Gender Recognition Act (California Senate Bill 179)

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California's Gender Recognition Act (Senate Bill 179) was signed into law on October 15, 2017.[1] This bill made it significantly easier for transgender and/or nonbinary people to get their legal gender to match their gender identity, by removing the requirement for any form of medical transition.[2]

Part of the text of the bill reads:

« The binary gender designations of female and male fail to adequately represent the diversity of human experience. Nonbinary is an umbrella term for people with gender identities that fall somewhere outside of the traditional conceptions of strictly either female or male. People with nonbinary gender identities may or may not identify as transgender, may or may not have been born with intersex traits, may or may not use gender-neutral pronouns, and may or may not use more specific terms to describe their genders, such as agender, genderqueer, gender fluid, Two Spirit, bigender, pangender, gender nonconforming, or gender variant. »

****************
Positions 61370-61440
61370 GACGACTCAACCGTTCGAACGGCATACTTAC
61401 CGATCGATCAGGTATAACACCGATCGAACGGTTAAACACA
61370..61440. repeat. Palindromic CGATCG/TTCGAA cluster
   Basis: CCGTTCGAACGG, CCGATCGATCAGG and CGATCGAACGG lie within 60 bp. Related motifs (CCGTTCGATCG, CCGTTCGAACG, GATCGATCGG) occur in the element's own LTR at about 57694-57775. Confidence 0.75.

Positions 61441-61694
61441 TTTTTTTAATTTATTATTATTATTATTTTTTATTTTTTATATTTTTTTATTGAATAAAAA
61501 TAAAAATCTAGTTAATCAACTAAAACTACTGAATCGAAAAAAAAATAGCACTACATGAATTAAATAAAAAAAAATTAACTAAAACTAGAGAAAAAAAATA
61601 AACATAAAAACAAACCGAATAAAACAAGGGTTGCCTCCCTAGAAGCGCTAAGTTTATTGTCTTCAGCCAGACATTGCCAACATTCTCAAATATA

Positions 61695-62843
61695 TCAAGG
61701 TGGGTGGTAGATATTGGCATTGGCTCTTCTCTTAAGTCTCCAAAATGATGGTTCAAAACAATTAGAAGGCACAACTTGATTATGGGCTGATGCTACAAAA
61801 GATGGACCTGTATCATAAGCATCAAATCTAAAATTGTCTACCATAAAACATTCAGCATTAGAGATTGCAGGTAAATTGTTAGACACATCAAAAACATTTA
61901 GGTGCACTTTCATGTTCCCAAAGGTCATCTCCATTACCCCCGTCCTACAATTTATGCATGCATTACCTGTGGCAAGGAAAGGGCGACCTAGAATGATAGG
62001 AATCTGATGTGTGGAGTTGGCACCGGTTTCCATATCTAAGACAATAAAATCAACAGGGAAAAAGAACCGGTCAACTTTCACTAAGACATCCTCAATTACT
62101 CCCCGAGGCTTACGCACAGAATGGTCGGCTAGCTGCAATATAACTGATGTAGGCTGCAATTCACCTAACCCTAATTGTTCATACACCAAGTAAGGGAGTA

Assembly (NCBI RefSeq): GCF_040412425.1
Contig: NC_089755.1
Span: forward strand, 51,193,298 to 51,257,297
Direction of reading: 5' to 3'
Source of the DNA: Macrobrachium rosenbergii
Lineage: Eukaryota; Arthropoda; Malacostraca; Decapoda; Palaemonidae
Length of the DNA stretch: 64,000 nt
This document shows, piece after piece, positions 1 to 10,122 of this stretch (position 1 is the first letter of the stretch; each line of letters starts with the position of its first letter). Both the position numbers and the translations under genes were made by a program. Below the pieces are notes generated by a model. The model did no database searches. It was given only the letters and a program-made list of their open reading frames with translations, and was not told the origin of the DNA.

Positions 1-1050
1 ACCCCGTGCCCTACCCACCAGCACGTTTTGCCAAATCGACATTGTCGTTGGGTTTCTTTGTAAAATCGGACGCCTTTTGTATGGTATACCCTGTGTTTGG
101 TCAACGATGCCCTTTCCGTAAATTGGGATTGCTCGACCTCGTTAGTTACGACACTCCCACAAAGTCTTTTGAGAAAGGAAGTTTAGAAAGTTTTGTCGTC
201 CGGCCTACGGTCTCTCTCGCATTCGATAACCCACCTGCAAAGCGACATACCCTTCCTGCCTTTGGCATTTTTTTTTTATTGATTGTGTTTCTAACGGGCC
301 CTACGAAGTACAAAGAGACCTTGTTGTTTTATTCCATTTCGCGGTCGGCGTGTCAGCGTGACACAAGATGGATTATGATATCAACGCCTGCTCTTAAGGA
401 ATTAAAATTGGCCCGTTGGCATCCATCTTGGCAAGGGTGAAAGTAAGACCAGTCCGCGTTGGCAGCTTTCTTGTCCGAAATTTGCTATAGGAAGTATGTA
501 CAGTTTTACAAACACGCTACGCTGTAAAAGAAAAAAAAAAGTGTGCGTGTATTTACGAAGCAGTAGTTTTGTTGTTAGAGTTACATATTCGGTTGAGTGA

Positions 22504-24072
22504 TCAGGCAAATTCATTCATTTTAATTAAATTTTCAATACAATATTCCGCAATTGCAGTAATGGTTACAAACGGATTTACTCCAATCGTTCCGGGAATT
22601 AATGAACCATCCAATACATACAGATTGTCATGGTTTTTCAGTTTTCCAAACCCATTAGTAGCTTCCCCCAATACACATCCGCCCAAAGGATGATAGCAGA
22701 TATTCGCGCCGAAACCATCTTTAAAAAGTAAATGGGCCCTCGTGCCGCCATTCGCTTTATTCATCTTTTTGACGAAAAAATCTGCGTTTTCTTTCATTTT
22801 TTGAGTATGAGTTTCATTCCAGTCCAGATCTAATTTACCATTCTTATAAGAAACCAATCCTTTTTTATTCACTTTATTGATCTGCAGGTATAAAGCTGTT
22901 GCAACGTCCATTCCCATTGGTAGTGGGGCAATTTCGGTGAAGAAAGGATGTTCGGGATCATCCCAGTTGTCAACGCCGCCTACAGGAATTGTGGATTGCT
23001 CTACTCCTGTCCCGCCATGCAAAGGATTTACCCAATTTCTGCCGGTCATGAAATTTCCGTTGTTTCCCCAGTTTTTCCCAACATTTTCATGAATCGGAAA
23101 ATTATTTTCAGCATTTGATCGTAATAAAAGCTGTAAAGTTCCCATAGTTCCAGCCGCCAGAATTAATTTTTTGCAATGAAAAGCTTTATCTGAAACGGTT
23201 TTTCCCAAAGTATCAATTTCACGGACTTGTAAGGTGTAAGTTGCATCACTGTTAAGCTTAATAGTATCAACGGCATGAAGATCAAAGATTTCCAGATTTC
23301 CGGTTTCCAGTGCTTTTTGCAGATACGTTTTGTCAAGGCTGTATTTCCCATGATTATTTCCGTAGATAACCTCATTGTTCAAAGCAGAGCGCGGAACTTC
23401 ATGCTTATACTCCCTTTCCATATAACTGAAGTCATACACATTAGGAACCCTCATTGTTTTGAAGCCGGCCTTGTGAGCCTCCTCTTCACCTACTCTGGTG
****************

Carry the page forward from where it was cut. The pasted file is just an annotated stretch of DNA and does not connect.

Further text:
The GRA does not affect the process for changing gender markers on documents issued by the federal government, or documents issued by other US states.

References[edit | edit source]

  1. "Fact Sheet: California's Gender Recognition Act (SB 179)". Transgender Law Center. Retrieved 19 November 2020.
  2. "Bill Text - SB-179 Gender identity: female, male, or nonbinary". leginfo.legislature.ca.gov. Retrieved November 19, 2020.